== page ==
Biko’s death received far greater attention than Timol’s. But neither the media reports, the 1977 inquest, or the TRC process can be seen as sufficiently comprehensive. Five people asked for amnesty for Biko’s death, but do we know all the facts? Were there others involved who did not come forward? How many people were involved in the attempted cover up? Can new evidence be unearthed that could justify criminal charges against those involved?

Whether the inquest into Biko’s killing is reopened or not will likely depend on whether his family wants to pursue it. There are pitfalls. Timol’s family had to doggedly pursue the NPA to get the process started. Then they had to sit through painful testimonies.

But Biko’s legacy is only becoming more and more important in South Africa. His voice has an increasingly prominent influence on modern politics, particularly amongst student activists calling for rapid and far-reaching change. The country deserves to know more about how he was killed. It deserves to see those involved cross-examined in a courtroom. DM

07 September 2017


The same-sex vote, put on for the amusement of the Australian population is a total fraud from start to finish because they would have one believe that if the yes vote succeeds, they will then put a vote through the federal parliament changing the definition of marriage to include the clause - "including same-sex people".

This postal vote idea is to fool people into believing that something will definitely be done to institute same-sex marriage - but the vote is non-binding,and if the vote is yes,when it gets to parliament the parliamentarians can just ignore it or reject it.

Where is the certainty? where is the sincerity? where is the honesty? This government, and indeed its loyal opposition which in 2004 supported the changes to the marriage act reinforcing for ever that marriage would only ever between a man and a woman.

Who do you believe? Who do you trust?

To me it is all a fraudulent activity and a waste of time and money.

I will not waste my time - or money giving it any support or further thought in the whole process.


Today, Thursday 7 September 2017, The Victorian State government has once again refused to consider the introduction of a safe injecting room in Richmond in inner Melbourne, despite so many of the residents of the area approving the idea of having such a trial injecting room for Melbourne similar to the one which has been operating in the King's Cross area of Sydney - that most progressive of states (not!! sic) - for some years with great success.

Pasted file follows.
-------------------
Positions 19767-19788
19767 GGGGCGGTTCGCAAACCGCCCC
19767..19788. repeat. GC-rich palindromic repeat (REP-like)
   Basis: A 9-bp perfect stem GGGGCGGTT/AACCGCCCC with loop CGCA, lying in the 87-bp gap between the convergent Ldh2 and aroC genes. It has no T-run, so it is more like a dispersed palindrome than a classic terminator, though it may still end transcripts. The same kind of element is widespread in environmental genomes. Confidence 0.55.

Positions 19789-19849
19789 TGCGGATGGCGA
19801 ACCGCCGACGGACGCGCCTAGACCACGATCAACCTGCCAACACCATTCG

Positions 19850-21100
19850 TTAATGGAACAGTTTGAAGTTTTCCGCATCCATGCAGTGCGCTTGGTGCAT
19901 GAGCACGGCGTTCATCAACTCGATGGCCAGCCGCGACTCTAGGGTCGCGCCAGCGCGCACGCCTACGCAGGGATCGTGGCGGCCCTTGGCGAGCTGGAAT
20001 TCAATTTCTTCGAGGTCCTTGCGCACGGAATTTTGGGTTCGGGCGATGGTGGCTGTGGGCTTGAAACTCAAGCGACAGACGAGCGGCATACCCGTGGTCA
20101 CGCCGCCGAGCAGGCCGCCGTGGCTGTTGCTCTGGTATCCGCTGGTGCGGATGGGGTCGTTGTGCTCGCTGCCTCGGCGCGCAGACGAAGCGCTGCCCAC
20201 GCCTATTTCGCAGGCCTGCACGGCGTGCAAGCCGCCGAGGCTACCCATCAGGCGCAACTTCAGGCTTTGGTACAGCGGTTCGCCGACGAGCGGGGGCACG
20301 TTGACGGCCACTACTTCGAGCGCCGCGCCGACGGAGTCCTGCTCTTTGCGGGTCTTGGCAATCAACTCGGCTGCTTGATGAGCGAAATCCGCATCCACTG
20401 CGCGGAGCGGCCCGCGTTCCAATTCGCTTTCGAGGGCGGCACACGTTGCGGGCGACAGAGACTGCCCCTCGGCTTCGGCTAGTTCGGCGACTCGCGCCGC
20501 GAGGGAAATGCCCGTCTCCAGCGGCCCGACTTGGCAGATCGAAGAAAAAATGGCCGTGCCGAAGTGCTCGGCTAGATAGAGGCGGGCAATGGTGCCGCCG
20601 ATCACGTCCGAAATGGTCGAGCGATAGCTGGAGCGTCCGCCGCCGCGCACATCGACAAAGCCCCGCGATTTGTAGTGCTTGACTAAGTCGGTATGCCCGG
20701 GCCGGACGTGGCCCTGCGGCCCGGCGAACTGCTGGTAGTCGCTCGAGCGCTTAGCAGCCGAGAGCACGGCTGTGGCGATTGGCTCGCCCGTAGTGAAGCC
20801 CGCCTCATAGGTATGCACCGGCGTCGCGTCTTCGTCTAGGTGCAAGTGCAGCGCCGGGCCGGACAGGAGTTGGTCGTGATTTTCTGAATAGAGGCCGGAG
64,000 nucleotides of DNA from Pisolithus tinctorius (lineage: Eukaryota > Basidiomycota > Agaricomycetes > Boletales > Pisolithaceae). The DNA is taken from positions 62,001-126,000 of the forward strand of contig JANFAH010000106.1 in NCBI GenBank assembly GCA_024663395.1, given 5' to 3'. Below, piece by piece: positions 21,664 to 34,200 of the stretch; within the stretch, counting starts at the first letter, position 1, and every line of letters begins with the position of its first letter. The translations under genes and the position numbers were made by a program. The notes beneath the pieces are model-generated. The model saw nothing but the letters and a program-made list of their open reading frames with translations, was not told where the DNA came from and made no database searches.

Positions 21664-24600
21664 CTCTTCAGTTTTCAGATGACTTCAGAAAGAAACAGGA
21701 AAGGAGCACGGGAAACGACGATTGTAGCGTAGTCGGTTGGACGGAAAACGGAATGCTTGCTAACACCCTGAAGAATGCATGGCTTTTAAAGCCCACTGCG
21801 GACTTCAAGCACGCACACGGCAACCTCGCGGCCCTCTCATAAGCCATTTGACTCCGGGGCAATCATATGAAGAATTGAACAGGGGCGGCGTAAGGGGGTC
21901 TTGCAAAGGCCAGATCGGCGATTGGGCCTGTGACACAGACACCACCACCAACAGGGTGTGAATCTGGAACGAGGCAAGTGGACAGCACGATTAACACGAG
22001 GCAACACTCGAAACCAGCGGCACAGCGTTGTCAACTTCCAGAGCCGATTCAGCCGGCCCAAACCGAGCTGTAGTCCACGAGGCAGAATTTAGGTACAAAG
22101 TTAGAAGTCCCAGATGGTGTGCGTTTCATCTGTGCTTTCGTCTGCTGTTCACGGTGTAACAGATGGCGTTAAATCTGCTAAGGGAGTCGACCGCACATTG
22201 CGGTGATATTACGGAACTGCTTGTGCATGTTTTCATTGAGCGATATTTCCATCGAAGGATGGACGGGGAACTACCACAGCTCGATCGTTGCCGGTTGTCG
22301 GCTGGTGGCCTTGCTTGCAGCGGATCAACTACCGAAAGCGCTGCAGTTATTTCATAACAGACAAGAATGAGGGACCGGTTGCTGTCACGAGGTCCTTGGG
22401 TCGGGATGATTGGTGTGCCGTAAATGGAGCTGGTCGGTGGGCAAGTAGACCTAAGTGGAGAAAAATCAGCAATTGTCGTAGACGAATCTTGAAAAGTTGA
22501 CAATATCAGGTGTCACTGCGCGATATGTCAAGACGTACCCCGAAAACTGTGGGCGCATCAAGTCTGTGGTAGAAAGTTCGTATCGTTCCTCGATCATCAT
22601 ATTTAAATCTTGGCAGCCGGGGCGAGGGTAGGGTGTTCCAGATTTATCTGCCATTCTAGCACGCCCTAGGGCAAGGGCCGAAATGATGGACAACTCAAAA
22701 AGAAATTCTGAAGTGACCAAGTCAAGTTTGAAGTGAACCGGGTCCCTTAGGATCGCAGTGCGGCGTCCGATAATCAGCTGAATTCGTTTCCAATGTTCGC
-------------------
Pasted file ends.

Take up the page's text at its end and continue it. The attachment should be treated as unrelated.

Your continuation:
What is their problem? are they getting money out of the drug dealers in the state? Is some other problem, such as religious fanaticism stopping them, or are they, after all, not as progressive as they would like us to think?

At the end of the day, more people will die because the government of Victoria has failed to act - yet again - on a matter of vital importance to the community.

And in the longer term they are failing in another way, because drug control doesn't work and the answer is to legalise the drugs that are causing the most harm, and control their use by selling them in a safe supply system. But unheard of while the USA controls the way drugs are sold around the world.

04 September 2017


Al Jazeera

Letter from Gaza: 'Alive due to lack of death'

Gaza-born Jehad Abusalim describes the devastating effects of Israel's blockade on the daily lives of Palestinians.

Listen to this page using ReadSpeaker

'When the electricity goes out, the silence is deafening' [File: Mohammed Salem/Reuters]


In Gaza, entire families sit in the darkness of their living rooms, with candles generating the only light. Dozens of families have lost loved ones in house fires.

Propane is scarce, and small generators are unsafe and hard to come by. They are usually smuggled through tunnels and poorly made. One of my college professors lost three children (a 14-year-old and eight-year-old twins) after their generator exploded.